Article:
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a good idea, but what it also does is mess with the quality of the song. Once I disabled that setting, the songs in iTunes sounded just as good as the songs I was streaming from the Bandcamp site. To disable that setting, follow these steps. First, go back to the iTunes Preferences by making iTunes the active application, selecting “iTunes” from the Mac menu bar, then selecting “Preferences”. Next, as shown in the following dialog, click the “Playback” button, and then make sure the “Sound Check” checkbox is not selected. The correct setting to hear the best quality is shown in this image: After doing this, click “OK” on the Preference dialog to close it, and then play your songs again. When I did this, the song I played from iTunes sounded just like the song I was streaming from Bandcamp. I was happy again. What about songs downloaded from Apple or Amazon? The first step in this article helps you improve the quality of songs that you import/rip from CDs. But what about songs that you download from sources like Apple or Amazon? The short answer is, “I don’t know (yet).” I don’t download digital songs from Apple, but I do buy them from Amazon, so I’ll certainly check that out, and update this article with what I learn. That being said, the second step in this article -- disabling the “Sound Check” in the Playback settings -- should improve the quality of all songs, including digital downloads. Summary. If the song you’re hearing in your iTunes don’t sound as good as the songs you hear from other sources, such as YouTube or Bandcamp, try changing these settings in iTunes, and I think you’ll notice a dramatic difference in your iTunes sound quality. As a final note, if you don’t want to import all of your songs from CDs again, you can try the second fix (disabling the Sound Check) first. That might make enough of a difference in the quality to make you happy. But if you really want the best quality, re-import the songs with a higher-quality bitrate setting. Apple Has Been Quietly Upgrading Audio Quality For Apple Music And iTunes. Share: One of the issues that people initially had with streaming music was its inferior audio quality compared to CDs. With relatively slow internet connections, it was necessary to encode music at lower bit rates which meant better streaming, but also lower quality. But as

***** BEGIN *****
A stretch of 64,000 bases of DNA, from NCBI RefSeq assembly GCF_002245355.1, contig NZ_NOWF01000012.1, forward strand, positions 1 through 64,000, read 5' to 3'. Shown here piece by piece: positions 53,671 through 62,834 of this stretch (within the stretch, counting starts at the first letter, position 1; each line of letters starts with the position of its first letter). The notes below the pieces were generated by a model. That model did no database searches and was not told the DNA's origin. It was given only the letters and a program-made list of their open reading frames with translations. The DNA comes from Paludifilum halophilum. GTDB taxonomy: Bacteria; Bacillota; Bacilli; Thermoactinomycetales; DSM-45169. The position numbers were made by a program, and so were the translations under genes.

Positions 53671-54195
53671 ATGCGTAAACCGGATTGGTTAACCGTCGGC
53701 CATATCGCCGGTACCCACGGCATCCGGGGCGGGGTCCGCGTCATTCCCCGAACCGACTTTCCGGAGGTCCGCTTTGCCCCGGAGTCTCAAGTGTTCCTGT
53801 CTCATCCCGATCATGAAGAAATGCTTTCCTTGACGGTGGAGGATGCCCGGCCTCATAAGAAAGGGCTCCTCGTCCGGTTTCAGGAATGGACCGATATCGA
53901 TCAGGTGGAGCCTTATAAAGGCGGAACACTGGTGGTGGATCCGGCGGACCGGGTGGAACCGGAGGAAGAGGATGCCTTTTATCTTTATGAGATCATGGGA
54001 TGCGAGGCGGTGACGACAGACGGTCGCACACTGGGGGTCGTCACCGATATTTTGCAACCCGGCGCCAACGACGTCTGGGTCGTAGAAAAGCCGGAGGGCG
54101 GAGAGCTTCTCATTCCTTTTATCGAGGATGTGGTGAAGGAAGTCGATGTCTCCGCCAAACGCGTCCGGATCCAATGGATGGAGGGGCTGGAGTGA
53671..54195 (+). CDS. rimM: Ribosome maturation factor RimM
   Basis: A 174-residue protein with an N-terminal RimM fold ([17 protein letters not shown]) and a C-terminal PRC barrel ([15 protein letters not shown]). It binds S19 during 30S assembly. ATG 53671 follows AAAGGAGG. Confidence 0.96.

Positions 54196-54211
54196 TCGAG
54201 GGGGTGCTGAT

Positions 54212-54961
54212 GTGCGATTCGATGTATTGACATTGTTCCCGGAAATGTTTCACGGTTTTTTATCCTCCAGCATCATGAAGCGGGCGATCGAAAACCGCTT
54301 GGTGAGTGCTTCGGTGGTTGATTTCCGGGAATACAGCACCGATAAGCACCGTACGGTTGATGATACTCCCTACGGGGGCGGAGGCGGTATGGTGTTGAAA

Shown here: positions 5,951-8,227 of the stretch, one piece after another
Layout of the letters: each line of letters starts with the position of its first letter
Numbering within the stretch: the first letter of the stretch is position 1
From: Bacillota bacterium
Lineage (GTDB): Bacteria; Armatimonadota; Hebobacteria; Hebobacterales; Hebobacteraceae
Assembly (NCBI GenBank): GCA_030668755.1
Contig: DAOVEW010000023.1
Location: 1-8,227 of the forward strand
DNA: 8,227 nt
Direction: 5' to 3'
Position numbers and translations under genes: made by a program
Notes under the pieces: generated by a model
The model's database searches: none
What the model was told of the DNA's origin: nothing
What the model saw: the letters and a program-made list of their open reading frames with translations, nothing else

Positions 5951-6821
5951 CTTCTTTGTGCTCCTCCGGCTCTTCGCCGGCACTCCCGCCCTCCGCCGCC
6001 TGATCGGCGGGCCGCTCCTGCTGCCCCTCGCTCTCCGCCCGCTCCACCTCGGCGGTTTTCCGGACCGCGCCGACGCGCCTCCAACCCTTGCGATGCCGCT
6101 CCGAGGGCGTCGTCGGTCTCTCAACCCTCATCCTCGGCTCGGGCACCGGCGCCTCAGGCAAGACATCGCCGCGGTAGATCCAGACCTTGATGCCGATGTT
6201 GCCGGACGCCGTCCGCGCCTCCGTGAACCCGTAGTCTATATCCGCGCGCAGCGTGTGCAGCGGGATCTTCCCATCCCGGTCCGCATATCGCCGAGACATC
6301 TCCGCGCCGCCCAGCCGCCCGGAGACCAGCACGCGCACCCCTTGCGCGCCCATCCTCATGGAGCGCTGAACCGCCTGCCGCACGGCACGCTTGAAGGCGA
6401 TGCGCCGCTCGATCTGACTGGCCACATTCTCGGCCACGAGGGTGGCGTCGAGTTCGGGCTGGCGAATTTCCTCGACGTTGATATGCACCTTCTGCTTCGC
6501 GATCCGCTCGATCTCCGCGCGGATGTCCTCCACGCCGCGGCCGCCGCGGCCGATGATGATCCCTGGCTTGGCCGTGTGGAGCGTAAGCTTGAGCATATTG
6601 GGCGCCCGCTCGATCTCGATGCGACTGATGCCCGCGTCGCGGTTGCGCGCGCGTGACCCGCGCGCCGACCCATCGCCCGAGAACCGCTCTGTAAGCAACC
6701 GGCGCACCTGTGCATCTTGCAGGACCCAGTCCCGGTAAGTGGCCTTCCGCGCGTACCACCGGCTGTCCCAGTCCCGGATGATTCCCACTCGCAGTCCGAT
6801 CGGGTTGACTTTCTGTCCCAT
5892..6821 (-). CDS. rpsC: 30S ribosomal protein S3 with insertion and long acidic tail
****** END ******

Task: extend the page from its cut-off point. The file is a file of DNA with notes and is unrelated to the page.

time has gone on, bandwidth is much less of an issue for most people. And now it turns out Apple has been improving things behind the scenes - news which has only just come to light. The good news is that this means your music on Apple's stores and services, as well as your music library, will likely sound better without you having to do anything. But what exactly has been going on? Here's the official statement. Apple Digital Masters. Apple Music revealed that it has been slowly rolling out Apple Digital Masters, an initiative that combines the company's highly lauded "Mastered for iTunes" offering into one global catalog with unrivaled quality, for Apple Music and the iTunes Store. Apple Digital Masters provide uncompromising studio sound, virtually indistinguishable from the original master recordings. With less noise and higher fidelity than ever, this is world-class audio for everyone. Apple Digital Masters combines cutting-edge technology, industry-wide best practices, and the best available artist master recordings to bring listeners an unrivaled streaming audio and digital download experience. "The audio quality is incredible! The piano is the hardest instrument to get right and this sounds amazing." - Lang Lang, world-renowned concert pianist. "Amazing. The sound is incredible. I cannot hear any difference! Fantastic!" - Gustavo Dudamel, Music & Artistic Director of LA Philharmonic. Listeners want quality and they are increasingly discerning in their choice of streaming services, as well as their audio hardware at home or in their cars. Apple Digital Masters delivers on all fronts. Here's How It Works. By encoding from high-resolution masters, Apple music engineers are able to capture all of the detail of a recording in a size that is convenient for streaming and downloading. Using 24-bit files means less noise and higher encoding efficiency. Apple has distributed our industry-leading encoder for free to mastering engineers worldwide and by using these software tools engineers are able to create "test pressings" of exactly what the audience will hear. The result is music that is virtually indistinguishable from the original hi-res master recordings. Apple Digital Masters provide premium quality audio without any additional cost on Apple Music and the iTunes Store. All former Mastered for iTunes songs will continue to be available under the Apple Digital Masters program. Most of today's top releases are from Apple Digital Masters. About 75% of the Top 100 songs in the US and 71% of Top 100 globally are created from Apple Digital Masters.